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From the Stacks: Teen tackles life in Communist Romania

by Angie Bayne | November 13, 2022 at 4:00 a.m.

In "I Must Betray You," Ruta Sepetys takes us back to the fall of 1989 in Bucharest, Romania. Nicolae Ceausescu has been in power for decades, and the country is now firmly a communist nation where everyone spies on everyone else and you don't know who you can trust. Family, friends, classmates, teachers -- any of them could be an informant. The secret police are always watching and waiting for an opportunity to recruit citizens.

People live in constant fear. There is very little comfort in their daily lives. Their beautiful cities were destroyed to build blocks of concrete apartments where families are squashed into tiny living spaces. People are always hungry and must stand in line for hours for crumbs; electricity is not reliable nor is heat -- a coat is a very valuable asset during the brutal winter months. Women are pressured to have as many children as possible for the nation, but they cannot provide for those children. Everyone is expected to contribute to society working or going to school 12 hours a day.

Cristian Florescu is 17 years old and lives with his parents, sister and grandfather in a small apartment in Bucharest. In some ways, Cristian is a typical teen who likes to hang out with his friends and has a crush on a girl in his class. He doesn't always agree with his parents and dreams of attending university and becoming a writer one day. His grandfather tells him stories of the Romania that existed before the Communist regime took power, and he dreams of a better life.

Cristian's life changes the day he is recruited by the secret police. He is found to have an American dollar in his possession, which is illegal. Even saying the word dollar is illegal. In order to save himself and receive life-saving medicine for his grandfather, Cristian agrees to spy on the son of an American diplomat. His friendship with the diplomat's son opens Cristian's eyes to the truly horrible conditions he and other Romanians are forced to deal with.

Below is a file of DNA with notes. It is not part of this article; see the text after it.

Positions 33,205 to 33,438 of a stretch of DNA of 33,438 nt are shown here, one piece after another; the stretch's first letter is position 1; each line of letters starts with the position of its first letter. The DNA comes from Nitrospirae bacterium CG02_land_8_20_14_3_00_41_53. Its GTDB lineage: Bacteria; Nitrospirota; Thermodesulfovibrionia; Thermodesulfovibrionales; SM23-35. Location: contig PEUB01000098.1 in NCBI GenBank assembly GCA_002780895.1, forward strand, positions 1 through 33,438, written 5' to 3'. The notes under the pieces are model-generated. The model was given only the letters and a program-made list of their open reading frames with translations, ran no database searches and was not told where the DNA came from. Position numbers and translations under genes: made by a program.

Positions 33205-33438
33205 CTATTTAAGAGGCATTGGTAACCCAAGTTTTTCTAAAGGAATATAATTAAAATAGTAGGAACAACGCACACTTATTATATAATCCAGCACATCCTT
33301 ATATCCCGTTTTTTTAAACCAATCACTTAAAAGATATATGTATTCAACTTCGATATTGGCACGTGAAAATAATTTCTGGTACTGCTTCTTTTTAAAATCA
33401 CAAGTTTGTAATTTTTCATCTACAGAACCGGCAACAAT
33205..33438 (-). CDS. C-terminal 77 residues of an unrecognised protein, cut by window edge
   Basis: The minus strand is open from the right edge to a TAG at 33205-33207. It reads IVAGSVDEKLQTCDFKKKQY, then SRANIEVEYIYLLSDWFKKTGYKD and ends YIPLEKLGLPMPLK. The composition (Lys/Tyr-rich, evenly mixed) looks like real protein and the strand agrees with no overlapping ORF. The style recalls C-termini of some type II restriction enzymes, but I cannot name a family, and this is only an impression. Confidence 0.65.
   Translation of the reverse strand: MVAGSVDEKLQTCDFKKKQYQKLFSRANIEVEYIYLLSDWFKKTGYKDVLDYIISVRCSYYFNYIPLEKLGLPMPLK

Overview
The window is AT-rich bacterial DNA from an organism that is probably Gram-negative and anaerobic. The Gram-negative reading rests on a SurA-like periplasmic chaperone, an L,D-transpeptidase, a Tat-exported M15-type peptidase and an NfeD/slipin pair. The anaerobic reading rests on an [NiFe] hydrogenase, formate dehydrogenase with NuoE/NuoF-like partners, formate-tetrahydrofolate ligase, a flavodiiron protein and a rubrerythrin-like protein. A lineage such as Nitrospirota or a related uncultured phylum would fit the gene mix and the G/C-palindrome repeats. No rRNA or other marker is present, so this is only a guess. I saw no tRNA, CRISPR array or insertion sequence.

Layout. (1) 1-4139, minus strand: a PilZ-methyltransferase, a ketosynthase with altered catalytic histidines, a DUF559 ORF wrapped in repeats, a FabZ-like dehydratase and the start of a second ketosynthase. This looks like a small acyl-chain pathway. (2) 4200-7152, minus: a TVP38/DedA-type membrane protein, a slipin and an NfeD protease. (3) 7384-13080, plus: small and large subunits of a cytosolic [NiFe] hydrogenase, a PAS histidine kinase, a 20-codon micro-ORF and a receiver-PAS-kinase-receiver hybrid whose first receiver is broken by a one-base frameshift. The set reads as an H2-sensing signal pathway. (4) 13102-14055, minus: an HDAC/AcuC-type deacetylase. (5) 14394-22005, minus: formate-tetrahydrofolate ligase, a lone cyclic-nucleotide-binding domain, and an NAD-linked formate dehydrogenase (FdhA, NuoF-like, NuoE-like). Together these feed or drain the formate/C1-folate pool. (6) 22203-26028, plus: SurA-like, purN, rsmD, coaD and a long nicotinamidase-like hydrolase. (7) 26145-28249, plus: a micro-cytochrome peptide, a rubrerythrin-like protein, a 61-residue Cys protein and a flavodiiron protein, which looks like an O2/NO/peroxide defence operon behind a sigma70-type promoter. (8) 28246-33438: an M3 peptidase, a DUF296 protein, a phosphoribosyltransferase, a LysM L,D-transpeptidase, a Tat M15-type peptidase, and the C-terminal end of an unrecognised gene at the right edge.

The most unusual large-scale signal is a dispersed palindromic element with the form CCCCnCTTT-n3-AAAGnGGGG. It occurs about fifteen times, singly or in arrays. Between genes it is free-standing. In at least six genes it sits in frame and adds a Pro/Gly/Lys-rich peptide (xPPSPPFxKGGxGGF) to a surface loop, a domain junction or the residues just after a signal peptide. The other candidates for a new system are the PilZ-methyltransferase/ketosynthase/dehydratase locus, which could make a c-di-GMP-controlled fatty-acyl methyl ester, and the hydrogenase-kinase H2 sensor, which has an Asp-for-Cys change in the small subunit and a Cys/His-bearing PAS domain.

As Cristian becomes more and more embroiled in the subterfuge of spying, he realizes how many of his family, friends and neighbors are also spies for the Ceausescu regime. Everyone gets caught eventually, and because everyone spies on everyone else, there is always something that can be used to blackmail you with. Heartbreakingly, Cristian comes to realize someone in his own family has provided information on him to the secret police.

Romanians are forbidden from any news other than the official news distributed by the government. Yet, there is Radio Free Europe. Through the radio messages, Cristian learns about the revolutions taking place throughout Eastern Europe as, one by one, communist regimes fall and the people rise up. Finally it is Romania's turn for freedom. Finally the foot of the dictator will be lifted from the necks of the people, but at what cost.

My favorite types of books are those that take me to places and times I know very little about. I have very vague memories of the fall of the Berlin Wall and the break up of the Soviet Union, but at the time, I wasn't that interested in world events. It is not an era that receives a lot of attention in literature, but it is a fascinating time period. I really appreciate the fact that this story is told not from the point of view of a revolutionary or someone important to the country, but through the eyes of a regular teenager who just wants to be able to have a life.

This story is heartbreaking when you realize so many of the other communist regimes fell peacefully at that time, yet Romania did not go peacefully. It was a bloody revolution that ended in just a slightly better government than the one that was deposed. Yet the people had hope, hope things would improve and lives would be better. Ruta Sepetys is an amazing storyteller who brings this period to life in a truly remarkable way.

Angie Bayne is the assistant director of public services at Missouri River Regional Library.

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